Hip-hop music is the vehicle of hip-hop culture possesses "rapping" (superimposed with vocals) by emcees. Because of this, hip-hop music is sometimes known as "rap music," However, those who dismiss hip-hop as rap music do not comprehend its rich background the influence this genre of music has on youth culture.
Hip-hop music can be a vehicle utilised by the singers to address racism, oppression, and poverty issues. It narrates tales of inner city African-Americans living the American dream (through efforts, courage and determination one can possibly achieve prosperity) from the bottom up, and bitterly touches upon racism, broken homes, and overcoming adversity.
Invented by Jamaican migrant DJ Kool Herc during the early 70s in New york, it's got ever since then spread its tentacles across the world. Herc shifted from reggae records to funk, rock and disco. Owing to the fast percussive breaks, he started extending them using an audio mixer as well as records. Because the unique style of music has been a hit, performers (emcees) began superimposing the background music with vocals; initially, they introduced themselves while others from the audience. Later, the rapping became more diverse, incorporating brief rhymes, often with a sexual or violent theme, in an attempt to entertain the target audience.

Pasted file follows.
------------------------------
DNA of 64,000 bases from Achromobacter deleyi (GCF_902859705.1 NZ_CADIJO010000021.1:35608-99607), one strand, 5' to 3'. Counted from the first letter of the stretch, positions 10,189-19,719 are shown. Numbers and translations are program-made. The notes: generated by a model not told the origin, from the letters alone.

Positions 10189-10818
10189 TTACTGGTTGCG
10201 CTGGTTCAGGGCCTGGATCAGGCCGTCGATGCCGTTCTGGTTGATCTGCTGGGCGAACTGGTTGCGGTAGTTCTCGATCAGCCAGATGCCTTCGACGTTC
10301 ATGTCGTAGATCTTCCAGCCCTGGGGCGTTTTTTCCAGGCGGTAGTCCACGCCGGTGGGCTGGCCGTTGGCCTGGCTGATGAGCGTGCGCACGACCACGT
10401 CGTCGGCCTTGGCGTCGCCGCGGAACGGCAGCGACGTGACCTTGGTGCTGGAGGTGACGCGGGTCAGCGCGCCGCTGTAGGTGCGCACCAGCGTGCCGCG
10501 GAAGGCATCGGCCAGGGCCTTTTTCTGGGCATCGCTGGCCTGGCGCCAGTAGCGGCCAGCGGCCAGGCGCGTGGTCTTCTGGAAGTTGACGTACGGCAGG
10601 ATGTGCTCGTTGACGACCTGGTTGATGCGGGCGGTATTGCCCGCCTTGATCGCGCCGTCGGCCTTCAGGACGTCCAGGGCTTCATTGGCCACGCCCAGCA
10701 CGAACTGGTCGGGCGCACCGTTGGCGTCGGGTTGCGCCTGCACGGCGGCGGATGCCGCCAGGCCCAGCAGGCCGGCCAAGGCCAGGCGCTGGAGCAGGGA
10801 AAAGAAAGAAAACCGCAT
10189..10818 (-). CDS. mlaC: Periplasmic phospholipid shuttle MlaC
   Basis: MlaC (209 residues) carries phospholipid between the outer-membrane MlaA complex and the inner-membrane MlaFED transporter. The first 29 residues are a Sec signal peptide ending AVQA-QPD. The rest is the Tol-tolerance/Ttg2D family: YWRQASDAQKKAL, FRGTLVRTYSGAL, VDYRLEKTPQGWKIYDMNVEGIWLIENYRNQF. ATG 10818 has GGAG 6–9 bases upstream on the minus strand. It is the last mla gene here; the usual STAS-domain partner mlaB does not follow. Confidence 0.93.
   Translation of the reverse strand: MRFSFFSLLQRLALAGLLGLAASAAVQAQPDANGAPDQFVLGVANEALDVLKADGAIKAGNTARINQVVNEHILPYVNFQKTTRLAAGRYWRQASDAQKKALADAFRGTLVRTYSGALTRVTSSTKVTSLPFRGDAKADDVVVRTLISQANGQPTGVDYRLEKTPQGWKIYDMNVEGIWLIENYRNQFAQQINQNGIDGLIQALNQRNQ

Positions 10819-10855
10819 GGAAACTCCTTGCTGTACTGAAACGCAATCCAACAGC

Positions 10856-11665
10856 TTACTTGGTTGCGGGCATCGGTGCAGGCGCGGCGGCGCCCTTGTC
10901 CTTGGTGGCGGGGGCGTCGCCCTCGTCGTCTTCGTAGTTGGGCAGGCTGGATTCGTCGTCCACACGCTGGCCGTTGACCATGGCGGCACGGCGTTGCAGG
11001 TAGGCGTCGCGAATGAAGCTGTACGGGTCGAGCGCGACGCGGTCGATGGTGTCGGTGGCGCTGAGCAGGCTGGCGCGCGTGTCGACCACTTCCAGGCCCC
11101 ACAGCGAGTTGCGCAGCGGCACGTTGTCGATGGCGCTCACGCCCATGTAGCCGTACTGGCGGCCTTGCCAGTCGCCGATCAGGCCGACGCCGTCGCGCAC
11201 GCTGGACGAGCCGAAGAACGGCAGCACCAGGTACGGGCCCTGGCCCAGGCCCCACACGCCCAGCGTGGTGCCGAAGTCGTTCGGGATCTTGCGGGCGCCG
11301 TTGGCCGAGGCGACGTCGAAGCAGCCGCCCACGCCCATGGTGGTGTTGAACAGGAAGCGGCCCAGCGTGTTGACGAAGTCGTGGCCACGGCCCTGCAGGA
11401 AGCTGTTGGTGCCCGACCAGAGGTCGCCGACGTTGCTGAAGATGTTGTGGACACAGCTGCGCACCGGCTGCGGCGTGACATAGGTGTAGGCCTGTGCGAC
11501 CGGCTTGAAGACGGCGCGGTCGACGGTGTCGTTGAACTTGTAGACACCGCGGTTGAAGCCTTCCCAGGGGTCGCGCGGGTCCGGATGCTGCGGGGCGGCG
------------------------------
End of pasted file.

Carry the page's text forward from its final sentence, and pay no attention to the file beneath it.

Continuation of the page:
From the mid-1970s, hip-hop separated into two groups. One devoted to having the crowd dancing, another highlighted rapid-fire rhymes. The 1980s witnessed further diversification in hip-hop; highly metaphoric lyrics rapping over multi-layered beats replaced simple vocals. In the 90s, gangsta rap (glorified outlaw lifestyle) became mainstream. Hip-hop was soon a fundamental element of mainstream music, and virtually all the pop songs featured an underlying portion of hip-hop.
Inside the 90s and in to the following decade, portions of hip-hop were integrated into diverse genres of music: hip-hop soul combined hip-hop and soul music; in the Dominican Republic, a recording by Santi Y Sus Duendes and Lisa M was coined "Meren-rap," a fusion of hip-hop and meringue. In Europe, Africa, and Asia, hip-hop has undergone a transition from an underground occurrence towards the mainstream market.